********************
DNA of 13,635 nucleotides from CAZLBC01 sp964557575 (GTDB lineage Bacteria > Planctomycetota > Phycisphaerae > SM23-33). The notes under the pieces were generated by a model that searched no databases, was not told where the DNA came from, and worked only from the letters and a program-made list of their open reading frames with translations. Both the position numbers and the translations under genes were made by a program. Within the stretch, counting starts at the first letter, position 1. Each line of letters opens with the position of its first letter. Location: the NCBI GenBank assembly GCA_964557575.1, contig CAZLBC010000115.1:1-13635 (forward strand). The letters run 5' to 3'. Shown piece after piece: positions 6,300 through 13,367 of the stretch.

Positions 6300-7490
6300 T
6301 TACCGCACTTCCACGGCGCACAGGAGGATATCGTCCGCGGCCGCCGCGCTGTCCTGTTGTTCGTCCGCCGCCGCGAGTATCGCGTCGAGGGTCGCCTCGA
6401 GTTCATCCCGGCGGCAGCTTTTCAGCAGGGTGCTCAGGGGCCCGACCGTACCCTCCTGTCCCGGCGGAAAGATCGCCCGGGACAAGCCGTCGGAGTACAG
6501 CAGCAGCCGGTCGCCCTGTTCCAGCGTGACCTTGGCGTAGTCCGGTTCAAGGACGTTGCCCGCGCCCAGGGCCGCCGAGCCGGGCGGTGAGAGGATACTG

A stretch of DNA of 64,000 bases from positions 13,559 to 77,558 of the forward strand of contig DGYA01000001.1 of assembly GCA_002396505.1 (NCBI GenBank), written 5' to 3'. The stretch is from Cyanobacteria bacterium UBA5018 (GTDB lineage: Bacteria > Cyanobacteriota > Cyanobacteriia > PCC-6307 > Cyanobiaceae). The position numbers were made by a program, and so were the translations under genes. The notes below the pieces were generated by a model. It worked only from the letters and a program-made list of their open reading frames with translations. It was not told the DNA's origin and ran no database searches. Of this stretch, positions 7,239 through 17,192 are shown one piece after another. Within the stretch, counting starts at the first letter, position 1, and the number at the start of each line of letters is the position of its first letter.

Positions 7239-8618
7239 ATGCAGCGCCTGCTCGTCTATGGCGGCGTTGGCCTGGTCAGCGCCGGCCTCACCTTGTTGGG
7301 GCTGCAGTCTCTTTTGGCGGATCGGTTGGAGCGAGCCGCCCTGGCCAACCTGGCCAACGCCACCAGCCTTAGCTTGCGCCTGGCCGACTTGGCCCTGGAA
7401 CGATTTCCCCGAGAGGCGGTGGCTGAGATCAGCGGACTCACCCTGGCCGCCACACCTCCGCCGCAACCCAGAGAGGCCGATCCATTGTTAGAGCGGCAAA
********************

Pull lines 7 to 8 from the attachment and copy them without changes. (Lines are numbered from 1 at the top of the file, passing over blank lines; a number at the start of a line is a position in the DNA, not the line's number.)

A stretch of DNA of 64,000 bases from positions 13,559 to 77,558 of the forward strand of contig DGYA01000001.1 of assembly GCA_002396505.1 (NCBI GenBank), written 5' to 3'. The stretch is from Cyanobacteria bacterium UBA5018 (GTDB lineage: Bacteria > Cyanobacteriota > Cyanobacteriia > PCC-6307 > Cyanobiaceae). The position numbers were made by a program, and so were the translations under genes. The notes below the pieces were generated by a model. It worked only from the letters and a program-made list of their open reading frames with translations. It was not told the DNA's origin and ran no database searches. Of this stretch, positions 7,239 through 17,192 are shown one piece after another. Within the stretch, counting starts at the first letter, position 1, and the number at the start of each line of letters is the position of its first letter.

Positions 7239-8618